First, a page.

Cruise Control

Public health advocates want gay hookup Web sites to promote safe sex.

In the end, AOL successfully blew him off, Klausner says. A lot of the men seeking hookups drifted to specialized sites such as and "AOL ultimately failed to take any action, failed to notify its members, and failed to engage in sexual health promotion," Klausner says. An AOL spokesman says the company declined to participate in the campaign targeting private chatrooms "due to privacy concerns for our users."

For Stephan Adelson, a consultant who used to be vice president of the for-profit gay-hookup site, Klausner's methods are unnecessarily confrontational. Adelson believes Web-based sex entrepreneurs and public health officials should learn to coexist.

"I would suggest maybe the approach that San Francisco uses when they engage Web site owners may be a hindrance," he says. "It's a policy-based approach rather than a partnership-based approach."

Adelson says he is going to Canada later this month to meet with the owner of Adam4Adam — whose name he refused to reveal — to discuss increasing safe-sex awareness through the site. But Adelson also is quick to defend his erstwhile competitor, saying Adam4Adam is misrepresented and already provides ample information. He says that it's unfair to single it out, given the variety of sex sites available. "A few years ago, it was Manhunt," he says. "In other cities, the main one is Craigslist. In others, it's"

In Adelson's view, it's unclear whether these sites pose a public-health threat. In fact, he's downright skeptical of the studies linking syphilis and the Internet. "It's a tenuous connection," he says. "There's no absolute evidence. Research and studies are valuable tools that, with careful crafting, can prove all kinds of misnomers. One thing the Internet does is it provides rapid communications. You can talk to hundreds of people in a very short period of time. When it comes to facilitating sexual encounters, it's an excellent facilitator."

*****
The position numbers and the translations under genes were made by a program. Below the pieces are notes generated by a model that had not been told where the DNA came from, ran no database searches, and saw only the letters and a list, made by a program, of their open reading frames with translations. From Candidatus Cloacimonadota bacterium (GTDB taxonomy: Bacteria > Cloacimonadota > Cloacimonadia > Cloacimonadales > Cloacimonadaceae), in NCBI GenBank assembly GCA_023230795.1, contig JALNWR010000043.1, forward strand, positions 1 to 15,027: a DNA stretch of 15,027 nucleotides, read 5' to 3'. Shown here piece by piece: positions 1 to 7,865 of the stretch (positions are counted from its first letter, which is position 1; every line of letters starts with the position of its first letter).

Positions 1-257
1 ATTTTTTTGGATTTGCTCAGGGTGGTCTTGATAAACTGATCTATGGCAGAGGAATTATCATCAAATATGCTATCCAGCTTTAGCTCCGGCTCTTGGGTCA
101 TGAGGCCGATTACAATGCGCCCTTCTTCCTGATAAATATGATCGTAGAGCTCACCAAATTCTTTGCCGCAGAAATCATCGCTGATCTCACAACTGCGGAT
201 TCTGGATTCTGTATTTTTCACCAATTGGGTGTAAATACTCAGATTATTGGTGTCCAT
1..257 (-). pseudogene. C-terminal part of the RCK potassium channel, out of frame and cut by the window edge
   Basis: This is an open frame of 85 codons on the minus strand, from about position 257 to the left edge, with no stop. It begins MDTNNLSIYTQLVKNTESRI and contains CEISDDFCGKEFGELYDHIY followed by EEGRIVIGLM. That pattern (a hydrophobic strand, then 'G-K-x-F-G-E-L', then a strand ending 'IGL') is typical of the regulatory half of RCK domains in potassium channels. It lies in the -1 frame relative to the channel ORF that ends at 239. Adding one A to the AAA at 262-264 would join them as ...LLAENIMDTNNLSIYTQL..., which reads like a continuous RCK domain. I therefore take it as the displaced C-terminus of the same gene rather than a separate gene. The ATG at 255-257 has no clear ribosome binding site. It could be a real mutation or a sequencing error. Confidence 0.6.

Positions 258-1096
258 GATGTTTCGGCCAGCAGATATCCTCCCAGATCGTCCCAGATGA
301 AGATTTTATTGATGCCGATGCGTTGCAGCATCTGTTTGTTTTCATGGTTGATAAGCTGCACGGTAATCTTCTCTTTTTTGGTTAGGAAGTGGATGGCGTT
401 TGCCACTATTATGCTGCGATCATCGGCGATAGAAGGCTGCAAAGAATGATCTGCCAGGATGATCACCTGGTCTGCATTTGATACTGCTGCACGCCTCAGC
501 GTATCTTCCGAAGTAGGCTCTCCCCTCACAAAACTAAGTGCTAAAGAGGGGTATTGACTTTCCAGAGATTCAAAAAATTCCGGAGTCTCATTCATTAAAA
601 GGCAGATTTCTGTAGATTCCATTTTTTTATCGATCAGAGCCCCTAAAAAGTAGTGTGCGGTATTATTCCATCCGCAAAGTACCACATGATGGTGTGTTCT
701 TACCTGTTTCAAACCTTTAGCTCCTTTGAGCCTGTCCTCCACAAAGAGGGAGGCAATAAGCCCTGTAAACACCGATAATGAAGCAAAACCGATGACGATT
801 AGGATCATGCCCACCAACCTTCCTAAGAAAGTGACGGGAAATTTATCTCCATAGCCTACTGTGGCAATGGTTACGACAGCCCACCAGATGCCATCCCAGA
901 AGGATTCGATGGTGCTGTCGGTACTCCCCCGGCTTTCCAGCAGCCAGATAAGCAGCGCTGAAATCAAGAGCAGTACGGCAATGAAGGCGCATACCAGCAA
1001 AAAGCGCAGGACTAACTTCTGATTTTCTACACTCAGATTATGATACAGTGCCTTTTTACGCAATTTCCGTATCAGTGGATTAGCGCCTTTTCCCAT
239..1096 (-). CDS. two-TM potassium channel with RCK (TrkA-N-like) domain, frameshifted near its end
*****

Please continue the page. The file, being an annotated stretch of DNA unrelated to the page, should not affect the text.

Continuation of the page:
Klausner says Adelson's perspective can be traced to the profit motive that guided Manhunt. "As a former Web site manager and now a private consultant trying to obtain government business as an intermediary between government and these types of businesses, he clearly has a self-interest" in promoting his style of sexual health awareness, Klausner says. "Unfortunately, the results of his work can be seen currently on the site [Manhunt] — health Web pages that are buried and hard to reach, absence of routine sexual health messaging, and the absence of readily available contact information for the owner."

I don't know what to make of self-appointed industry spokesman Adelson's pooh-poohing of scientific research. But I can attest to the fact that his assertions about Adam4Adam's supposed proactive stance are overblown. The route from homepage to registration to a gallery of live, nude, local available men is a straight path unobstructed by safe-sex messages. To find that information, you must either hunt for it or know where to look. In other words, Adam4Adam is not what you'd call a good corporate citizen.

For that matter, much-ballyhooed do-gooder Craigslist seems to take pains to argue that it warns cruisers about unsafe sex practices, while similarly designing its message to be as unobtrusive as possible. Even AOL, whose Time Warner parent would seem to have ample reason to burnish its corporate image by cooperating with public health officials, seems to have determined that being cruiser-friendly is more important than limiting the spread of disease.

This means health advocates like Klausner need enforcement tools. A place to start might be for state attorneys general to cooperate and to bring public nuisance cases where local officials can't.

Sex in bars has been wisely deemed in California as a type of free expression that the public has a health interest in regulating. We should also be able to make Adam4Adam at least warn users that when they engage in serial anonymous threesomes, they're playing with fire.

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